Here's What Running Marathons Does to Your Body

Lindsey Metrus

It seems anymore that our Instagram and Facebook feeds are flooded with people who are either training for or who have just finished running a marathon. But we've got to hand it to these people, especially since running 26.2 miles straight is definitely no easy feat. Running also seems like a positive "trend" to continue, since it gets your heart pounding, your muscles moving, and your blood flowing. However, running so many miles for such a consistent period of time has us wondering if there are any serious dangers with taking part in marathons. We turned to John Rowley, best-selling author of The Positive Power of Fitness ($12), certified trainer, and ISSA director of wellness.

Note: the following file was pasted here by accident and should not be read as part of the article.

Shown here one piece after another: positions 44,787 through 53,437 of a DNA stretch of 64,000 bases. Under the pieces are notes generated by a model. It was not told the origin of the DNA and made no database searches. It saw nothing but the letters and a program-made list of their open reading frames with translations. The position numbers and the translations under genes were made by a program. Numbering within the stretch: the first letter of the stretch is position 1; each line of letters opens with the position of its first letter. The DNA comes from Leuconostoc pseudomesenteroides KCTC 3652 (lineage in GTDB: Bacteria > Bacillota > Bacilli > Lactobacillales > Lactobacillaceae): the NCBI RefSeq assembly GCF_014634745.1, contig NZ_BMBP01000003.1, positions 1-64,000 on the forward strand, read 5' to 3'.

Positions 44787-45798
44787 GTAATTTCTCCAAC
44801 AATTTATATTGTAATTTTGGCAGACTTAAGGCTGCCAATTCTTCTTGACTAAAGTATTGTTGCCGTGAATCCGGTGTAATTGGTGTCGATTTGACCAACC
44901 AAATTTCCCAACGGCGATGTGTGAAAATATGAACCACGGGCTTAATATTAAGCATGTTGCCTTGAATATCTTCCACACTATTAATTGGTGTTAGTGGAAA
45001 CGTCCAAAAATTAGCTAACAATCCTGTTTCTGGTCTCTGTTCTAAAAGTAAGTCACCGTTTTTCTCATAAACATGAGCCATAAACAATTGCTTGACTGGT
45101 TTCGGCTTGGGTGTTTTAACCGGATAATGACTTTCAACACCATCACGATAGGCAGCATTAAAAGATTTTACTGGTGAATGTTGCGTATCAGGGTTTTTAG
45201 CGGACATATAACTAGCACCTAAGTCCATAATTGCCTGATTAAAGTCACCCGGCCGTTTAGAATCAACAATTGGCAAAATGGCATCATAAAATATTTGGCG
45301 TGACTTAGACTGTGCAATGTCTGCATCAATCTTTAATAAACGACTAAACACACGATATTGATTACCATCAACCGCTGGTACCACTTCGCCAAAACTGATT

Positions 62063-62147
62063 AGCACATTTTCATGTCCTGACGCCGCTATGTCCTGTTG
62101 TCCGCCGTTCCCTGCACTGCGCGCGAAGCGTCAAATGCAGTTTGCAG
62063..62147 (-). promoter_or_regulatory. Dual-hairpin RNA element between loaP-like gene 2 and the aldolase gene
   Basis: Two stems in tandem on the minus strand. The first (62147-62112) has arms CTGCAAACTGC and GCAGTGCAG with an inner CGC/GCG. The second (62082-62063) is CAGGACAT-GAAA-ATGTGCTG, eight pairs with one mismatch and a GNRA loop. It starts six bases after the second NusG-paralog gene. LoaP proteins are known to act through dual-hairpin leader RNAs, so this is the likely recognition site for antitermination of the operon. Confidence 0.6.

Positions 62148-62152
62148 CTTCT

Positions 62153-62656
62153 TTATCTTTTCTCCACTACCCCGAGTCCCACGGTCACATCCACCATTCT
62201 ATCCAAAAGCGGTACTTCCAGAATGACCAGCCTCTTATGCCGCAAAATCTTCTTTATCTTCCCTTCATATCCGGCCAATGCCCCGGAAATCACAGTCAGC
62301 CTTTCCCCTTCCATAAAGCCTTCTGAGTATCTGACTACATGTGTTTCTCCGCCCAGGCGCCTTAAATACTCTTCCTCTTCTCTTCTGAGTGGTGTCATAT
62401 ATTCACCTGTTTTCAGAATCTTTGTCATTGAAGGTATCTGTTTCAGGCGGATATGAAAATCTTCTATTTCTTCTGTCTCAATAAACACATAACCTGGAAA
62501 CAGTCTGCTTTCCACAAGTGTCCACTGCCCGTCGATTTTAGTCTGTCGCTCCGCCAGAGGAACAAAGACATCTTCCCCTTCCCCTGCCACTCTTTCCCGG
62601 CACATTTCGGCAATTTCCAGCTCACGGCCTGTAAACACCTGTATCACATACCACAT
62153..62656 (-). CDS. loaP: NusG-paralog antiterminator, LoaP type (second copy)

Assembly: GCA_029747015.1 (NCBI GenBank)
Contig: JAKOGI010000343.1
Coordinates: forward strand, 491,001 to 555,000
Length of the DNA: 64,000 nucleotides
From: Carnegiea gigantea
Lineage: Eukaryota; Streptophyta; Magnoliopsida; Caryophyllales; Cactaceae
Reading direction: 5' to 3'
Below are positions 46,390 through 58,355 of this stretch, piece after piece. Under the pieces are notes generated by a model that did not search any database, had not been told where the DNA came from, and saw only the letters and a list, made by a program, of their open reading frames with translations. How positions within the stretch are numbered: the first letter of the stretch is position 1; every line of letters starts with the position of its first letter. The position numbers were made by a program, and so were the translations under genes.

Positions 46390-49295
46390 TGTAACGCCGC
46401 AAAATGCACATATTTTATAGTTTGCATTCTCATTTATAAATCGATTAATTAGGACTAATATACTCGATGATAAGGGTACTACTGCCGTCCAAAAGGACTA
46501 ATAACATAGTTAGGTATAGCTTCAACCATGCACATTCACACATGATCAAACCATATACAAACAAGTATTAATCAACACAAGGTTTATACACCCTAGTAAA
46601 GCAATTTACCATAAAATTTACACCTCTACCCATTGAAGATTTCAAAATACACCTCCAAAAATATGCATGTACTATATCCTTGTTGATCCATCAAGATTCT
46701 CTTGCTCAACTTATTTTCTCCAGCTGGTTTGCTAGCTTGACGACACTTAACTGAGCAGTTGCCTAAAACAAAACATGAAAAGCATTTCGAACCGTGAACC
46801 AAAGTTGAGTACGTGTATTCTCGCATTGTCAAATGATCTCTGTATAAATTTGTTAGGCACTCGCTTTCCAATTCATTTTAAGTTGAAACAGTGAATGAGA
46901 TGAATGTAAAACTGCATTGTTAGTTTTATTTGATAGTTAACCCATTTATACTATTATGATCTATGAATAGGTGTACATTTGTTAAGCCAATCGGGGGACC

To find out his take on marathon running, keep scrolling!

To avoid those scary black toenails and to make your runs as comfortable as possible, Rowley suggests changing out your sneakers every 300-450 miles. You can also try out some inserts, like RunPro Insoles ($50), which come in low, medium, and high arch profiles.

What are your tips for low-injury running? Have you found any tricks that work? Please share in the comments!

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